451    s=t[:2,:,2:6,5] # s has rank 3
452    s[:,:,1]=1.
453    t[:2,:2,5,5]=s[2:4,1,:2]
454    \end{python}
455    
 \begin{classdesc}{Vector}{value=None,dim=None,where=None,expand=None}  
 A class that holds a vector per data point.  
 \end{classdesc}  
456    
 \begin{classdesc}{Tensor}{value=None,dim=None,where=None,expand=None}  
 A class that holds a tensor order 2 (matrix) per data point.  
 \end{classdesc}  
457    
458  \begin{classdesc}{Tensor3}{value=None,dim=None,where=None,expand=None}  \begin{classdesc}{Data}{value=0,shape=(,),what=FunctionSpace(),expanded=\False}
459  A class that holds a tensor order 3 per data point.  creates a \Data object with \Shape \var{shape} in the \FunctionSpace \var{what}.
460    The values at all \DataSamplePoints are set to the double value \var{value}. If \var{expanded} is \True
461    the \Data object is represented in expanded from.
462    \end{classdesc}
463    
464    \begin{classdesc}{Data}{value,what=FunctionSpace(),expanded=\False}
465    creates a \Data object in the \FunctionSpace \var{what}.
466    The value for each \DataSamplePoints is set to \numarray object \var{value}.
467    The \Shape of the returned object is equal to the \Shape of \var{value}. If \var{expanded} is \True
468    the \Data object is represented in expanded from.
469    \end{classdesc}
470    
471    \begin{classdesc}{Data}{value,what=FunctionSpace()}
472    creates a \Data object in the \FunctionSpace \var{what} from the \Data object \var{value}.
473    The \Shape of the created \Data object is equal to the \Shape of \var{value}.
474    If the \FunctionSpace of \var{value} is equal to the \var{what}, a shallow copy, i.e.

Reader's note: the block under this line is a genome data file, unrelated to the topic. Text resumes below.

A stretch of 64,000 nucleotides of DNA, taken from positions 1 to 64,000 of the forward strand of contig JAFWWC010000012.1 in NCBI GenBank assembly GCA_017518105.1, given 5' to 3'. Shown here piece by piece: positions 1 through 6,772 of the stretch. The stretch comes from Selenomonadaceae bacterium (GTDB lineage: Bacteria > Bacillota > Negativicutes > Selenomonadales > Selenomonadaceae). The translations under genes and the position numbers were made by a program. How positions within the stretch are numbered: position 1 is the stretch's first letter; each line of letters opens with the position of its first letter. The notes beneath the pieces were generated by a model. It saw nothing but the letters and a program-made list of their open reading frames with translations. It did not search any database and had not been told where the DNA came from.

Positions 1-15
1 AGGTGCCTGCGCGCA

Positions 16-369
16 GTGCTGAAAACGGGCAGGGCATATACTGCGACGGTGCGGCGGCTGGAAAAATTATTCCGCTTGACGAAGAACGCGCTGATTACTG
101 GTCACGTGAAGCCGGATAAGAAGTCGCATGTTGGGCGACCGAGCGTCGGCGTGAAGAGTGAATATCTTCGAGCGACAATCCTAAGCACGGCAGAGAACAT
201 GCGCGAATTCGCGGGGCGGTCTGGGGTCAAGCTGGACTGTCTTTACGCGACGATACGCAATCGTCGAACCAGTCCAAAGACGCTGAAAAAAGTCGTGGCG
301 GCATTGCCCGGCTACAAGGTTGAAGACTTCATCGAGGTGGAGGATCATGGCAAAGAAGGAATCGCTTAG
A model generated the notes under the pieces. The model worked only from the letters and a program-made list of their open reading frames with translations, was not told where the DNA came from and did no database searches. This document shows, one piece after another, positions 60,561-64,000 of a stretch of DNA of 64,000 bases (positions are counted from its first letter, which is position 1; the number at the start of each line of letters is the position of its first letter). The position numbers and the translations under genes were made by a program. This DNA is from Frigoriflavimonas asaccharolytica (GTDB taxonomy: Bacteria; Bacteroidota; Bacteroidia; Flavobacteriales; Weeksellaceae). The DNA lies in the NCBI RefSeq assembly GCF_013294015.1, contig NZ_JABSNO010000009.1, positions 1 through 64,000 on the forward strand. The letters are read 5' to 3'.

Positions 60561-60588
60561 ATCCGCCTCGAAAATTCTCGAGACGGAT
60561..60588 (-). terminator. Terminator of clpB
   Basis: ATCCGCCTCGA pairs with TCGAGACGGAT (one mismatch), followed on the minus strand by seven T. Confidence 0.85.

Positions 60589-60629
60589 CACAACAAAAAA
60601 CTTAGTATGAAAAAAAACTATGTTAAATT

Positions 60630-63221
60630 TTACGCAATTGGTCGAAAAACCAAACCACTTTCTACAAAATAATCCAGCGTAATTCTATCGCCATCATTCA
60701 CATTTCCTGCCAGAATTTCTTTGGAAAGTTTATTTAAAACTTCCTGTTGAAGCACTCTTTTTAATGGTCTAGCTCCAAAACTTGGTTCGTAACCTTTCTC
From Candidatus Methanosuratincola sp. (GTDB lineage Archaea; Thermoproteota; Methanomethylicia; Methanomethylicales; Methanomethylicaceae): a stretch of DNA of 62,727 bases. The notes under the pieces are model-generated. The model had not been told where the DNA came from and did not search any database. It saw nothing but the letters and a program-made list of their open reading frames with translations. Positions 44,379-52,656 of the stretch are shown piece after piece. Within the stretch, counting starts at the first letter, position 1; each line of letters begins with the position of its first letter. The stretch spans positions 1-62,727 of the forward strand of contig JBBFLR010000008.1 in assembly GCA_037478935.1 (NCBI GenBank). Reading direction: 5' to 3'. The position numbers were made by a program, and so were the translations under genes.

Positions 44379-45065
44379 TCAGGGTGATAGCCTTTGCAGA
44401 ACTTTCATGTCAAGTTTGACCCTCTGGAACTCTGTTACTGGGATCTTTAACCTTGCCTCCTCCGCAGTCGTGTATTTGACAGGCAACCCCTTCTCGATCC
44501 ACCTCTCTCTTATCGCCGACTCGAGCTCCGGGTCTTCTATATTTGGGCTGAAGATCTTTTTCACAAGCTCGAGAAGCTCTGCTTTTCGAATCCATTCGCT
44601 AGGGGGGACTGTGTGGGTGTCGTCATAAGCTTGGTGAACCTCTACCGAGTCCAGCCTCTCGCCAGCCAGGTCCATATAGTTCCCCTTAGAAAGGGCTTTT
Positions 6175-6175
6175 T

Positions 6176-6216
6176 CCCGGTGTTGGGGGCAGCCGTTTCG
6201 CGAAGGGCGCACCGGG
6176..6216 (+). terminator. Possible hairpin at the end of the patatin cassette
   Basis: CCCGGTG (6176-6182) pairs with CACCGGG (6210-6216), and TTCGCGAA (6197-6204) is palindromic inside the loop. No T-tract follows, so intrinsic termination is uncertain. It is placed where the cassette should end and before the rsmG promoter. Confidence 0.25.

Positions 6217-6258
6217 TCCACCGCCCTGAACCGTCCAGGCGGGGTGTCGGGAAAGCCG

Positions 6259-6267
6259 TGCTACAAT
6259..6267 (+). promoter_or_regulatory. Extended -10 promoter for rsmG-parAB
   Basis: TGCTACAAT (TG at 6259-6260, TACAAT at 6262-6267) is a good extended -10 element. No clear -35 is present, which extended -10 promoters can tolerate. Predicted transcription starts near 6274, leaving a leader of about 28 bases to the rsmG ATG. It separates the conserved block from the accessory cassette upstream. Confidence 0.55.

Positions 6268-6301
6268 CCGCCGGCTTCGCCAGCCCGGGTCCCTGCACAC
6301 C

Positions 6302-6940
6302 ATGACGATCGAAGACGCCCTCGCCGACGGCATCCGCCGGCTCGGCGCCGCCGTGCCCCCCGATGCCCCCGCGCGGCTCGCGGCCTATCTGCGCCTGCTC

475    a reference to the representation of \var{value} is greated. Otherwise,
476    \var{value} is interpolated into the \var{what}.
477  \end{classdesc}  \end{classdesc}
478    
479  \begin{classdesc}{Tensor4}{value=None,dim=None,where=None,expand=None}  \begin{classdesc}{Data}{}
480  A class that holds a tensor order 4 per data point.  creates an \EmptyData object. The \EmptyData object is used to indicate that an argument is not present
481    where a \Data object is required.
482  \end{classdesc}  \end{classdesc}
483    
484  \begin{funcdesc}{abs}{arg}  \begin{methoddesc}[Data]{getFunctionSpace}{}
485  returns the absulute value of \Data \var{arg}. The returned  returns the \FunctionSpace of the object.
486  \Data object has the same rank, shape and is defined on the  \end{methoddesc}
 same \class{_Atom} like \var{arg}. An entries in the returned object  
 is the absolute value of the corresponding entry in \var{arg}.  
 \index{absolute value}  
 \end{funcdesc}  
   
 \begin{funcdesc}{L2}{arg}  
   returns the $L^2$-norm of the \Data \var{arg} by using method  
 \method{arg.L2()}.  \index{$L^2$-norm}  
 \end{funcdesc}  
   
 \begin{funcdesc}{grad}{arg}  
 returns the gradient of the interpolation function of \Data  
 \var{arg} by using \method{arg.grad}. \index{gradient}  
 \end{funcdesc}  
   
 \begin{funcdesc}{integrate}{arg}  
 returns the integral of the interpolation function of \Data  
 \var{arg} by using \method{arg.integrate}. \index{integral}  
 \end{funcdesc}  
   
 \begin{funcdesc}{interpolate}{arg,where}  
 interpolates the \Data \var{arg} onto \class{_Atom} where by  
 using \method{arg.interpolate}. \index{interpolation}  
 \end{funcdesc}  
   
 \begin{funcdesc}{transpose}{arg}  
 returns the transpose of \var{arg} where \var{arg} has to be